By Kiersten Meehan
To put it simply, this year’s 2014 midterm elections were a bit lackluster, unsurprising and well, terribly anticlimactic. The Republicans had a decisive victory, comfortably sweeping up both the House and Senate with ease. The low voter turnout and popular disinterest also echoed the insipid nature of this election. Not to mention, the seldom few who did end up voting are hardly to be considered optimists, as even they are weary of this political gridlock coming to resolute end. In truth, the chances of turning around this “lame duck” period seem grim and the persistent stalemate will likely ensue. Though one may think being empowered with both chambers might give the Republicans a decent shot at repealing policies such as Obamacare and making immigration reforms but ultimately, the veto still lies in Obama’s power.
Thus, evidently, this election appears to be the embodiment of insignificance, undeserving of neither attention nor scrutiny. Because sure, both left and right sides refuse to budge. Also, after years of low productivity levels and noncompliance, faith in U.S. governmental progress seems to be lost, along with that motivating 2008 “Yes We Can” attitude that was felt not only domestically but universally as well. So, from this perspective, one might feel warranted in turning their back on this election, their political party, and perhaps the rest of this term.
But should you? No. Should you instead… care? Yes.
Despite what country you may be reading this from or what land you might call your home, a general lesson applicable to everyone can be learnt from this election.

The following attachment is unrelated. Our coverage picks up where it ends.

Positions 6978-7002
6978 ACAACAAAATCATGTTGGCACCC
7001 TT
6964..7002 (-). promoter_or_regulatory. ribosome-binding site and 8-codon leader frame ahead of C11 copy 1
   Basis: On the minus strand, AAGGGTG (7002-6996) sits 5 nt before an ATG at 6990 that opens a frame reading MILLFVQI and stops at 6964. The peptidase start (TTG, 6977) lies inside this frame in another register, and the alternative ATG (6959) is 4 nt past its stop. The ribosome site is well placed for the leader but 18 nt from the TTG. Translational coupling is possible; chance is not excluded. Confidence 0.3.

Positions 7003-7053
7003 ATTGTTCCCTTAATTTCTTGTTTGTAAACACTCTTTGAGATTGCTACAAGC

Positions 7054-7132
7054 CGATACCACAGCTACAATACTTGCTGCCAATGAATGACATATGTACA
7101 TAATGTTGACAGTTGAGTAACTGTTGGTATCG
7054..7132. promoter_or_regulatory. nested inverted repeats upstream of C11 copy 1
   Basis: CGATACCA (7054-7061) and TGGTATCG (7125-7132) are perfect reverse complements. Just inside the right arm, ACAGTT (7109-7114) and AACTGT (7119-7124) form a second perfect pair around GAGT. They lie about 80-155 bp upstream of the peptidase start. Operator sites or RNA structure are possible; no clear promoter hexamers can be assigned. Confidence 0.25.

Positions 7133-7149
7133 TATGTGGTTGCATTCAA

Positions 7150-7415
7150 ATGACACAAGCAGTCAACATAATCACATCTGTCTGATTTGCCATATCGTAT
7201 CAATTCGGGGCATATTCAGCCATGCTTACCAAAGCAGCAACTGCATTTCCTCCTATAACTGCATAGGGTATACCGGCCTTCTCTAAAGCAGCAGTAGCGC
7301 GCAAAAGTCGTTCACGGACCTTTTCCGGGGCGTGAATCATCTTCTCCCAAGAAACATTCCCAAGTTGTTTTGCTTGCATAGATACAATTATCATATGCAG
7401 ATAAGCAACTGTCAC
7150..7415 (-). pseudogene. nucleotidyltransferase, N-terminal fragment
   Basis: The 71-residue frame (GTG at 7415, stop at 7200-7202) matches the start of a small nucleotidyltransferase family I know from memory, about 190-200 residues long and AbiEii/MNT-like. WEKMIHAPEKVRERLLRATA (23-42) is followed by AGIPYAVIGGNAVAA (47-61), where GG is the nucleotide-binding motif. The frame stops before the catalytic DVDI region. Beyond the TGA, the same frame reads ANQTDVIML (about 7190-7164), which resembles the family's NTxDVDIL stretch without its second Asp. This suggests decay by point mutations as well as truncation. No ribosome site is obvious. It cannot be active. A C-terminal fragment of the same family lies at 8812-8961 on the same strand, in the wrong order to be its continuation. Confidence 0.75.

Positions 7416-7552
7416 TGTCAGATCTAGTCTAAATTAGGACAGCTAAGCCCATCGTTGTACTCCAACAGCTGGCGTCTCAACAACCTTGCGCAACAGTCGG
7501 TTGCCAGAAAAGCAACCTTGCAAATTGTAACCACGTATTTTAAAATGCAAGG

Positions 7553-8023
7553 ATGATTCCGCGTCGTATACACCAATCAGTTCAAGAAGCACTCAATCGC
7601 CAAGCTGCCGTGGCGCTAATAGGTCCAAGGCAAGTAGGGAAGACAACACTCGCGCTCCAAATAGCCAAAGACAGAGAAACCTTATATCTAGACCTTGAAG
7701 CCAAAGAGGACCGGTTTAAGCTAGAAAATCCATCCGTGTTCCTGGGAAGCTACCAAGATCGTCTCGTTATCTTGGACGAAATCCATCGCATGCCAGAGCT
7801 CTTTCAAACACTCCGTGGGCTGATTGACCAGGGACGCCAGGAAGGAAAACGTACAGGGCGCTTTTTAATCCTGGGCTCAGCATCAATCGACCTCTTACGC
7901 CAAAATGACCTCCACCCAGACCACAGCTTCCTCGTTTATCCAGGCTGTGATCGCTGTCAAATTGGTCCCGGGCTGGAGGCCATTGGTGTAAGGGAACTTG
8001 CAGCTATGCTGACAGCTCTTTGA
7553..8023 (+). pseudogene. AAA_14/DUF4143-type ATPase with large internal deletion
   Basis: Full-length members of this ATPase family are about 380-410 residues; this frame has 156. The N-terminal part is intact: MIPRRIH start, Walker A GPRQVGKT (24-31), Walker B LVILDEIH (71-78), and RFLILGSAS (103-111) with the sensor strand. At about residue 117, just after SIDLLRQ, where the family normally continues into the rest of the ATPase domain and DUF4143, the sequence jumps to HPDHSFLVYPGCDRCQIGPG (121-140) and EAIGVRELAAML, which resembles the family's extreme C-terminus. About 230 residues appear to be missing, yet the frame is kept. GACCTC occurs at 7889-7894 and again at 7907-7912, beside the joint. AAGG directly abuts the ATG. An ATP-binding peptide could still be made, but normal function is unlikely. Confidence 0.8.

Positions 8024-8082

Intellectuals and politicians across the globe are calling Obama the “shrinking president” (NYTimes.com). His own party abandoned him. Two-thirds did not even vote, with the youth making up a dramatically unimpressive 13% (NBC News.com). Meanwhile, Obama would rather sit paralyzed in a gridlock than attempt to compromise. On the other end of the spectrum, we have the Republicans buying support, splurging close to $2 billion and even committing supposed accounts of fraud just to ensure better footing than their opponents.
Where in this callow mess are the national goals? Political principles? Values? Surely, they are absent but the politicians aren’t the only ones to blame.
Because, when you look closer, you see how similar these parties really can be. The Republican campaign heavily focused on core aspects of the liberal agenda. Republican candidate, Dan Sullivan, of Alaska, called attention to unemployment. Rob Maness, who ran in Louisiana, advocated minority rights. The list goes on. Obama also has major Republican interests in areas such as economics. He is a big supporter of the Trans-pacific and Transatlantic partnership agreements, which coincides with right-wing priorities. There is so much potential for compatibility but no one, not even the voters, seem to want it.
These elites are not necessarily shrinking but their accountability sure is. If a country turns its back on its political system, politicians are free to do as much or as little as they please. In the wake of the tremendous ailments currently inflicting our world, ranging from economic recessions to Ebola, there is no room for citizens to be unconcerned or uninterested in their nation’s politics.
So whatever nationality you might bear or whichever political affiliation you might associate with, take this as a reminder to re-instill your principles and political beliefs. Take initiative. Educate yourself. Participate. And help be the change you wish to see. Accountability has to start somewhere.